Most RTAs will have some way of adjusting the airflow, usually in the form of a ring that is placed under or over the tank section. Many newer atomizers often implement additional airflow adjustment options that can modify the way air hits the coils inside the deck according to user preference.
The way an RTA works is relatively simple. The user needs to build a coil (or more, depending on the design of the build deck) and install it on the build deck of the atomizer. After the coil is ready, it will have to be wicked, usually with cotton. The tails of the cotton are then placed in the wicking holes of the build deck.
Next step is filling the tank with e-liquid, and letting the wicks get saturated with the juice that enters the wicking channels. When inhaling, air enters the tank through the airflow holes and is channeled to the inside of the build deck. The air will hit the coils on its way towards the chimney, eventually reaching the drip tip.
Each type of RTA can provide a completely unique experience. Here are the main features to look at when choosing the perfect one for you.
Bottom airflow vs top airflow
Most RTAs will implement a bottom airflow system. Due to potential leaking, companies have also been designing top-airflow systems that channel the air to the side or bottom of the coils through different mechanisms. While these designs are more leak resistant, they sometimes end up sacrificing flavor, although newer top-airflow atomizers have been performing much better in the flavor department.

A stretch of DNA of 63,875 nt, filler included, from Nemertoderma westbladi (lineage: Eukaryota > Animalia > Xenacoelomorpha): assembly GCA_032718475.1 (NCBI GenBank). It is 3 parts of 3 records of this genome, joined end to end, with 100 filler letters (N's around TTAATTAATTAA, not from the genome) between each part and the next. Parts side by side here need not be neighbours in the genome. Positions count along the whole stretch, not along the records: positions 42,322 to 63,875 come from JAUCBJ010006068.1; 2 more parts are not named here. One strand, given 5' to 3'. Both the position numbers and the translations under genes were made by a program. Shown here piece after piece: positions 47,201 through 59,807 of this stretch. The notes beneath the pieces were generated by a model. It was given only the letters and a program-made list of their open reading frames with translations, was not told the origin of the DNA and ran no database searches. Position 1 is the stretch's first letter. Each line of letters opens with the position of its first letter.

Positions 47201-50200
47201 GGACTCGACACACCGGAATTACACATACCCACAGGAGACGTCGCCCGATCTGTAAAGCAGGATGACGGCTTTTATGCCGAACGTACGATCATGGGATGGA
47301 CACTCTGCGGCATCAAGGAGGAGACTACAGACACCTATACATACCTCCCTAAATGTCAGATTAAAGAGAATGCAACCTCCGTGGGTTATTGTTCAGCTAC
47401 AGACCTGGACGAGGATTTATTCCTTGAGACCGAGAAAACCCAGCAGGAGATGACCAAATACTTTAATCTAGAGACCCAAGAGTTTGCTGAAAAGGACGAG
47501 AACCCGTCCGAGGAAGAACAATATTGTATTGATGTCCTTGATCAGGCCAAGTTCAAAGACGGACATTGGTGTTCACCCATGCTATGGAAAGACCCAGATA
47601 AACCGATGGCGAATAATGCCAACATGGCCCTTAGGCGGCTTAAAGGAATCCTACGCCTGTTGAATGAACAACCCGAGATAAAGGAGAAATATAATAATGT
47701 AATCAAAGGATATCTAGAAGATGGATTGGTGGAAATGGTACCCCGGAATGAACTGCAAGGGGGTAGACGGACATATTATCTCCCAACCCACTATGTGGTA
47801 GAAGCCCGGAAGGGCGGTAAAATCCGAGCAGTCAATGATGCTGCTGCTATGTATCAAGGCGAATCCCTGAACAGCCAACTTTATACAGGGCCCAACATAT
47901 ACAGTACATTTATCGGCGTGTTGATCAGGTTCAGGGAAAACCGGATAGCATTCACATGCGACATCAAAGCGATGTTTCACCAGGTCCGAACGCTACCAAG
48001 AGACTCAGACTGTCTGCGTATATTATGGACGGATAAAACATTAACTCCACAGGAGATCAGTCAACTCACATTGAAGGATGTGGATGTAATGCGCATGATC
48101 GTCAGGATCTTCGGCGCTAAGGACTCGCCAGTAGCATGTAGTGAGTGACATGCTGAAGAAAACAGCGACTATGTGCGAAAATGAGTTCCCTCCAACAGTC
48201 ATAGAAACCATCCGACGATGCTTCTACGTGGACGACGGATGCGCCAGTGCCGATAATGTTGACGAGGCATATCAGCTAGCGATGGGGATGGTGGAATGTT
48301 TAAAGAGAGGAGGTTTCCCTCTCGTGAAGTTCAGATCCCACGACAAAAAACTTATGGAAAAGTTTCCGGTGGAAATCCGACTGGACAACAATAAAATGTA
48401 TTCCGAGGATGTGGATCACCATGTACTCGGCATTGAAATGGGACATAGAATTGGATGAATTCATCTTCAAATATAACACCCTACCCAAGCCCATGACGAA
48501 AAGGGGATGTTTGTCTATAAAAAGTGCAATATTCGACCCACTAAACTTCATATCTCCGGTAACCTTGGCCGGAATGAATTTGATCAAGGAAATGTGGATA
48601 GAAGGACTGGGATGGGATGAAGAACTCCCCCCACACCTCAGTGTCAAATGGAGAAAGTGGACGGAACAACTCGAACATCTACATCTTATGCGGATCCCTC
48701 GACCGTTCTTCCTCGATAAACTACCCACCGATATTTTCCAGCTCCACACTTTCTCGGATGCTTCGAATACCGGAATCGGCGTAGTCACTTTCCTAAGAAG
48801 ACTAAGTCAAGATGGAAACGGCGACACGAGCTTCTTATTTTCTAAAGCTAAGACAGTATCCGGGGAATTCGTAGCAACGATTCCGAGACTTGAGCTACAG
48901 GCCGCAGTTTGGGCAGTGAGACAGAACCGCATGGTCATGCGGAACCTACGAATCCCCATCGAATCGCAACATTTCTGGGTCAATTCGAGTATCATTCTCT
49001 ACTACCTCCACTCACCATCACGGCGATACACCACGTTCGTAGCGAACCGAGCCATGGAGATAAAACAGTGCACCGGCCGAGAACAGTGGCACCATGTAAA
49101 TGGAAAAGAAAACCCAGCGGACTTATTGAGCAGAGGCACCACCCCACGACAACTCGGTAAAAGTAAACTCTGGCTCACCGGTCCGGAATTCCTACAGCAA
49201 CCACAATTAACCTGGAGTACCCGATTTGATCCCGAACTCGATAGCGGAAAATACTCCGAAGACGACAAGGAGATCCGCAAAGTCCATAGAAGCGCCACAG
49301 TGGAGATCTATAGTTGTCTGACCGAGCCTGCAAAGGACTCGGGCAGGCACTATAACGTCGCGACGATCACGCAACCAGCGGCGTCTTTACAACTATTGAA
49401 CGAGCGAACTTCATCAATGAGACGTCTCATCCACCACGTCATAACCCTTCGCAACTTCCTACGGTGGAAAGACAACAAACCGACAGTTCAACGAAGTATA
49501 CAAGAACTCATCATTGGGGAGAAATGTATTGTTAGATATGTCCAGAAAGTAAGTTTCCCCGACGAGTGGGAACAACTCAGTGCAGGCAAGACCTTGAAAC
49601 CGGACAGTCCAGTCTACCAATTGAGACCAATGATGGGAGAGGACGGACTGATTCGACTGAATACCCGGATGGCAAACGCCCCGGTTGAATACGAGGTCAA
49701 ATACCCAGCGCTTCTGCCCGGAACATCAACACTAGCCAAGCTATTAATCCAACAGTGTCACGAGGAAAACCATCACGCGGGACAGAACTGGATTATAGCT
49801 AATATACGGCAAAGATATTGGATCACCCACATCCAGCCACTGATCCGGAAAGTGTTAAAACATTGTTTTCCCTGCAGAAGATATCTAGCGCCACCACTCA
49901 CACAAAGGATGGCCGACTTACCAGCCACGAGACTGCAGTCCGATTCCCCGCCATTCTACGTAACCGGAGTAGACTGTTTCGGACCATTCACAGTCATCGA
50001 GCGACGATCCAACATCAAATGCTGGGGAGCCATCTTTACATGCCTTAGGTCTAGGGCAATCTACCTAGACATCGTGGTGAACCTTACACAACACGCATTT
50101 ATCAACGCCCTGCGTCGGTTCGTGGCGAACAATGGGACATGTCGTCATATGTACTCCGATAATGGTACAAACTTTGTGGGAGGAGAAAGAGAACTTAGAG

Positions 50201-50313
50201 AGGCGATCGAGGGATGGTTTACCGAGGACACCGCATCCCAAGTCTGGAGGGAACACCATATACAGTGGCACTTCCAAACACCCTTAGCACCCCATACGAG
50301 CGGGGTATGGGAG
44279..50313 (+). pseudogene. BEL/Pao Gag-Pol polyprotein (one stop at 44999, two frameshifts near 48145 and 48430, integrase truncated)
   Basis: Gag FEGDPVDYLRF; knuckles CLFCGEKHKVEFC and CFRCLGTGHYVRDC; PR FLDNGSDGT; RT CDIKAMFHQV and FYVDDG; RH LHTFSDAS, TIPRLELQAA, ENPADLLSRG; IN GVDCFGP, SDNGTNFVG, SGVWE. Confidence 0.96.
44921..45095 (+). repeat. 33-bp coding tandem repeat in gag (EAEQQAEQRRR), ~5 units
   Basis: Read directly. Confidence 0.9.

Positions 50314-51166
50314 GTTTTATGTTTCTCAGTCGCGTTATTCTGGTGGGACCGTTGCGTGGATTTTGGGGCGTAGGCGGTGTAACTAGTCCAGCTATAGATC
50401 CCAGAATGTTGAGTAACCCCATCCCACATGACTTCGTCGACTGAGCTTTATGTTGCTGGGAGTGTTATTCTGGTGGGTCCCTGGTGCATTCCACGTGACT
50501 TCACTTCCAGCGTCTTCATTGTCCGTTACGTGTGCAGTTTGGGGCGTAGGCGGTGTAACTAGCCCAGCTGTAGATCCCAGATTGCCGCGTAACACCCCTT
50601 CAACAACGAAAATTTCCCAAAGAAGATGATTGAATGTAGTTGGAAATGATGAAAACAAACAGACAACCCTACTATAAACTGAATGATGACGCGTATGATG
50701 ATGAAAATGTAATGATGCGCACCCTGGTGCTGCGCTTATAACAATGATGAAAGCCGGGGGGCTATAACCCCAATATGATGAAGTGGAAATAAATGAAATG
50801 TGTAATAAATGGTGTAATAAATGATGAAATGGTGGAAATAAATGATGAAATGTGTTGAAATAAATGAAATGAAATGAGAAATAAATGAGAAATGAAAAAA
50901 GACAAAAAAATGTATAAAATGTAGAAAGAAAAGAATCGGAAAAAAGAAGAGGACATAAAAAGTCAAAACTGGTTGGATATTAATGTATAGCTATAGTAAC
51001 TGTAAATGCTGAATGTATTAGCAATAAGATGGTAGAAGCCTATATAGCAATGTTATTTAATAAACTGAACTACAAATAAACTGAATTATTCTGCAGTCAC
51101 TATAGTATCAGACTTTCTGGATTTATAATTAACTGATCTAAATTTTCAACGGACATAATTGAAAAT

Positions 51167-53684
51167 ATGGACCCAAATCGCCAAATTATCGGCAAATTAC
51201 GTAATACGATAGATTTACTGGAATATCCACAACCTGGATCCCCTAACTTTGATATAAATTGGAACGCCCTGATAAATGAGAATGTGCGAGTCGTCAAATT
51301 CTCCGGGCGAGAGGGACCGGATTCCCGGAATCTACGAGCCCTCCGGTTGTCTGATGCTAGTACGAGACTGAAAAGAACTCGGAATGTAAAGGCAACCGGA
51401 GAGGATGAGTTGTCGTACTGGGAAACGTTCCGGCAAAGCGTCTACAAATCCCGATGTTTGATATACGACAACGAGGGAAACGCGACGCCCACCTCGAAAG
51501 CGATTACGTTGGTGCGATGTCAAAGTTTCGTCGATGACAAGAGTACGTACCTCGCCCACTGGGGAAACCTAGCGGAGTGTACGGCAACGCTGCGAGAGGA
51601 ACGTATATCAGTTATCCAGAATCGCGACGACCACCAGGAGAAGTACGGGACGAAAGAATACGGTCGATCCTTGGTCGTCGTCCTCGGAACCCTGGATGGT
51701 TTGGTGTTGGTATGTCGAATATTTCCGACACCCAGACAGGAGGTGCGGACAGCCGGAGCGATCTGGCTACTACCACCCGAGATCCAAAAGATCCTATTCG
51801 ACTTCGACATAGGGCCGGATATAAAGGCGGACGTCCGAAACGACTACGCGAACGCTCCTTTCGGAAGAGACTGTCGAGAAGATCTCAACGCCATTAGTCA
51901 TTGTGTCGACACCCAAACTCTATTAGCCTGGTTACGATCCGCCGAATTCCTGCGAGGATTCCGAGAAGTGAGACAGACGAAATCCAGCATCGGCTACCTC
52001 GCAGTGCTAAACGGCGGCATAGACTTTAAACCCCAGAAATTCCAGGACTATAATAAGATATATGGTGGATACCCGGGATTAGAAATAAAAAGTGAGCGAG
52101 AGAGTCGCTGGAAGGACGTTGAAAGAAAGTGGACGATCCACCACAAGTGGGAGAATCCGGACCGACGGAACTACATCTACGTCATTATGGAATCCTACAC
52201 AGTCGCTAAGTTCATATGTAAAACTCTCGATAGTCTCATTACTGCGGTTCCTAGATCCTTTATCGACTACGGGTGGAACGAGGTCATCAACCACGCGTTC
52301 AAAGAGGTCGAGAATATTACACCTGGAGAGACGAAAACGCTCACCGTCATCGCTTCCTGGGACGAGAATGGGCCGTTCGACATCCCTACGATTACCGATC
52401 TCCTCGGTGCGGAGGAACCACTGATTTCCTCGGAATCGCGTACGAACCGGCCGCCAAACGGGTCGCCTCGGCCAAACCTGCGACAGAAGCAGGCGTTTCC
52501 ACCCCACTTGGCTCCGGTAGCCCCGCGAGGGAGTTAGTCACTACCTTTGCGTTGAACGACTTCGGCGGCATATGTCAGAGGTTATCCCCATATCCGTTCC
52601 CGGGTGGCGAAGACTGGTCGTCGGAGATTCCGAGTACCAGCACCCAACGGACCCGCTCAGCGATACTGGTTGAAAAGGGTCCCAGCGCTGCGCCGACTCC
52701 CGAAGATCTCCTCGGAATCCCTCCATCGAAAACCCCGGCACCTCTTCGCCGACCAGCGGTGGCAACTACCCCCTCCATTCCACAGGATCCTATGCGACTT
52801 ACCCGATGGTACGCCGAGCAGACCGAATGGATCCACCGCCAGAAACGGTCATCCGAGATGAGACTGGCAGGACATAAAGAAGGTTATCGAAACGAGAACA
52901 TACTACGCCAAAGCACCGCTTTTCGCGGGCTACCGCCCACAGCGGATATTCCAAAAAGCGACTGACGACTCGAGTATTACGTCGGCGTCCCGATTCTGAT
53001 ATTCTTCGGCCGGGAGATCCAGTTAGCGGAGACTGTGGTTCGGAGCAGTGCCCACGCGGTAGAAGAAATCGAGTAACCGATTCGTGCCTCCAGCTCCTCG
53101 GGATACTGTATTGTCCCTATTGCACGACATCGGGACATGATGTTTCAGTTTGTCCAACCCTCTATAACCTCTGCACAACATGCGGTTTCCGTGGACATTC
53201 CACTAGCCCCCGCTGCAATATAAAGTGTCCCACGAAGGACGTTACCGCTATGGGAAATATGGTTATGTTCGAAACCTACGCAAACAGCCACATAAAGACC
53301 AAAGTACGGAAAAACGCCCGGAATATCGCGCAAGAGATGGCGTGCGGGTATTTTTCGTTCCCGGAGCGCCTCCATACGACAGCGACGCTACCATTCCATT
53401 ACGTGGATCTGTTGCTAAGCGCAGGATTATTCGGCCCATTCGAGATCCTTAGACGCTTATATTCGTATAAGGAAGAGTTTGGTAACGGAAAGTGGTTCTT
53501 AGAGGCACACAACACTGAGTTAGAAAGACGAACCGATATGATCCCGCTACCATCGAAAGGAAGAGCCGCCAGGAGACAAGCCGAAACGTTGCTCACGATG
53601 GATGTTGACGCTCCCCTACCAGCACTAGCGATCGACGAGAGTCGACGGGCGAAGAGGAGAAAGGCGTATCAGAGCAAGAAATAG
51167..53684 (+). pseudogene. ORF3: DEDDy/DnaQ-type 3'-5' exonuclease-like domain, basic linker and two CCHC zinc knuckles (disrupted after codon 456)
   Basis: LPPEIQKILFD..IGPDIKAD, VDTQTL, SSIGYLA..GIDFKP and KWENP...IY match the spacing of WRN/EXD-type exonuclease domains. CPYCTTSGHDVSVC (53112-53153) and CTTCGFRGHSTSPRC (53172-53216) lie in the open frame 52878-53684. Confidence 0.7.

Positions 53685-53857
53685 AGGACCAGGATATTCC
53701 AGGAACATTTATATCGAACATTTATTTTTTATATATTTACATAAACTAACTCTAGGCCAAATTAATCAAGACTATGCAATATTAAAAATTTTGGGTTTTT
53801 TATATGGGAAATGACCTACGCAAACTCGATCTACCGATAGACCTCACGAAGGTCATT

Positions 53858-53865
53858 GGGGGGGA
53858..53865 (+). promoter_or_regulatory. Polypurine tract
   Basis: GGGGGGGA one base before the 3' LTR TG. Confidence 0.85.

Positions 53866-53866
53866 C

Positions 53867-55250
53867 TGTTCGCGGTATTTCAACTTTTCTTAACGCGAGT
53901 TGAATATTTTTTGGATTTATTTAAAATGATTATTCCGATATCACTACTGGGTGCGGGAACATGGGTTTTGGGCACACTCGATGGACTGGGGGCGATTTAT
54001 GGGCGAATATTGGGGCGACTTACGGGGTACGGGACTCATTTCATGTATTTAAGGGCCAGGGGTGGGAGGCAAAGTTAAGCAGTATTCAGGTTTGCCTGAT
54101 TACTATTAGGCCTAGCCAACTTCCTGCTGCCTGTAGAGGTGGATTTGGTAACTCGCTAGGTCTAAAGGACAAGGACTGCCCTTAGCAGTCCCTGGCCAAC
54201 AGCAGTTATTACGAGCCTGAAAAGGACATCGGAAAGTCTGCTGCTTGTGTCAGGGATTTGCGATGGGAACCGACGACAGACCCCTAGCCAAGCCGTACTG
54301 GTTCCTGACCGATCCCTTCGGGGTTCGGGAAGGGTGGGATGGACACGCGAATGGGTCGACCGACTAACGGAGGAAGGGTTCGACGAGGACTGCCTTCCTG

MTL vs DL
The draw of the atomizer is also an important categorization for RTAs. Atomizers that come with a small number of narrow airflow holes will produce a mouth-to-lung draw, while larger airflow slots or multiple holes will allow more vapor production and are geared towards direct-lung inhales.
Single coil vs dual coil
The vast majority of RTAs come with either single or dual-coil build decks. The number of coils is usually proportionate to the amount of vapor produced. Most single-coil RTAs range between an MTL to a restricted-DL draw, while dual-coils and above allow for much more airflow and vapor production.
RTA vs GTA-style
The build deck is placed on the base of the atomizer in standard RTAs, while Genesis (GTA) style atomizers come with raised decks that are positioned higher in the tank section. Deck placement will dictate the ways the RTA needs to be wicked, with GTA-style RTAs usually requiring longer wicks than standard RTAs.
RTAs have a number of advantages over other kinds of tanks and atomizers.